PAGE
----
(3)The listed GDPR provisions do not apply to personal data where disclosure of the data—

(a)is necessary for the purpose of, or in connection with, legal proceedings (including prospective legal proceedings),

(b)is necessary for the purpose of obtaining legal advice, or

(c)is otherwise necessary for the purposes of establishing, exercising or defending legal rights,

to the extent that the application of those provisions would prevent the controller from making the disclosure.

PART 2Restrictions based on Article 23(1): restrictions of rules in Articles 13 to 21 and 34

GDPR provisions to be restricted: “the listed GDPR provisions”

6In this Part of this Schedule, “the listed GDPR provisions” means the following provisions of the GDPR (the rights and obligations in which may be restricted by virtue of Article 23(1) of the GDPR)—

(a)Article 13(1) to (3) (personal data collected from data subject: information to be provided);

(b)Article 14(1) to (4) (personal data collected other than from data subject: information to be provided);

(c)Article 15(1) to (3) (confirmation of processing, access to data and safeguards for third country transfers);

(d)Article 16 (right to rectification);

(e)Article 17(1) and (2) (right to erasure);

(f)Article 18(1) (restriction of processing);

(g)Article 19 (notification obligation regarding rectification or erasure of personal data or restriction of processing);

(h)Article 20(1) and (2) (right to data portability);

(i)Article 21(1) (objections to processing);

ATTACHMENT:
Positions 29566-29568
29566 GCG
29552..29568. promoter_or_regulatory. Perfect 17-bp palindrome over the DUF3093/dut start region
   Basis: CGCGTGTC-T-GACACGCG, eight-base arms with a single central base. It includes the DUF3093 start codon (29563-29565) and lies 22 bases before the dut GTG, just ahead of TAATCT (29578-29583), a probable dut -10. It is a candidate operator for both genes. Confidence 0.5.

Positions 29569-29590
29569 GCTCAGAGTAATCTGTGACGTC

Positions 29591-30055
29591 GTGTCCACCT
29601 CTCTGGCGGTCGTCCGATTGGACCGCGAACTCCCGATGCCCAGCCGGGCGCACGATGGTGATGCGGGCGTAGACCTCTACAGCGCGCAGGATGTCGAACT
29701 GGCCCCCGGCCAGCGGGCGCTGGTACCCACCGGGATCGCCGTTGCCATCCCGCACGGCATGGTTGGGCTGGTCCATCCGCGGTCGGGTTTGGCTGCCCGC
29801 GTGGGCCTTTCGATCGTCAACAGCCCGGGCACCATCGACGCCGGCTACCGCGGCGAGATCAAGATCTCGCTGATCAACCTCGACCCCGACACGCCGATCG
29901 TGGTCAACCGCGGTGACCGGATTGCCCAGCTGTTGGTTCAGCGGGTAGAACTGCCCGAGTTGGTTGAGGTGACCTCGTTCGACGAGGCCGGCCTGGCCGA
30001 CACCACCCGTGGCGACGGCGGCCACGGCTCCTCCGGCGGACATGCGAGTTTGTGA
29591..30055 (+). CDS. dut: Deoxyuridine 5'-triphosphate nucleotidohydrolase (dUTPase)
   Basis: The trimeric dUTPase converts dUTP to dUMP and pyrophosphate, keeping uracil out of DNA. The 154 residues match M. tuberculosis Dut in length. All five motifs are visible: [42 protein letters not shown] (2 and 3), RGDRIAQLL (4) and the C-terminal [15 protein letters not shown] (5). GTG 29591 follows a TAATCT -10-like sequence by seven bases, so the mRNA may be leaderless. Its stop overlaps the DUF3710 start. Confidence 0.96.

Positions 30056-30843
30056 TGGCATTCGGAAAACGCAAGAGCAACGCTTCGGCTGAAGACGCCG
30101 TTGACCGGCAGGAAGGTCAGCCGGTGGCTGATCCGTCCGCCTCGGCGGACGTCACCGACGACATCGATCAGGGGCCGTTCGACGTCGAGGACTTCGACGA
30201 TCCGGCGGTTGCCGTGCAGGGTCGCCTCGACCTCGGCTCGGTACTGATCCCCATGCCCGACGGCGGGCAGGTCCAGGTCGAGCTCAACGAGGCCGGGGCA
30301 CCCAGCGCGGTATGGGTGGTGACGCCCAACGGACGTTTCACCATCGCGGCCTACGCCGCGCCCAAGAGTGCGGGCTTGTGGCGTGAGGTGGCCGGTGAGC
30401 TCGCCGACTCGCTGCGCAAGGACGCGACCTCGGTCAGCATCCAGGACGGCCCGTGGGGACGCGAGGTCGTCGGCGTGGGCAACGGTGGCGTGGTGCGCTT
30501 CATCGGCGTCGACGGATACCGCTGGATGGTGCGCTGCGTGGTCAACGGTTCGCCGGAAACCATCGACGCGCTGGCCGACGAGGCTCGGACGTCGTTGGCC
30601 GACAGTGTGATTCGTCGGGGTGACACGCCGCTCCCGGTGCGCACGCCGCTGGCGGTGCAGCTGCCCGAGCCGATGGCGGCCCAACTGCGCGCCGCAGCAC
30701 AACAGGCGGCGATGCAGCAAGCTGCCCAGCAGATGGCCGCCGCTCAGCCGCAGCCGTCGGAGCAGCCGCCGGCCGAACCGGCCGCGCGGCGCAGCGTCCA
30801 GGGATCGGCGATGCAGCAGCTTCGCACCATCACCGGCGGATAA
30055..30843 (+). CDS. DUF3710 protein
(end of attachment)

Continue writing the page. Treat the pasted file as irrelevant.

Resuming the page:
(j)Article 5 (general principles) so far as its provisions correspond to the rights and obligations provided for in the provisions mentioned in sub-paragraphs (a) to (i).

Functions designed to protect the public etc

7The listed GDPR provisions do not apply to personal data processed for the purposes of discharging a function that—

(a)is designed as described in column 1 of the Table, and

(b)meets the condition relating to the function specified in column 2 of the Table,

to the extent that the application of those provisions would be likely to prejudice the proper discharge of the function.

TABLE
Description of function designCondition

1. The function is designed to protect members of the public against—

(a)

financial loss due to dishonesty, malpractice or other seriously improper conduct by, or the unfitness or incompetence of, persons concerned in the provision of banking, insurance, investment or other financial services or in the management of bodies corporate, or

(b)

financial loss due to the conduct of discharged or undischarged bankrupts.

The function is—

(a)

conferred on a person by an enactment,

(b)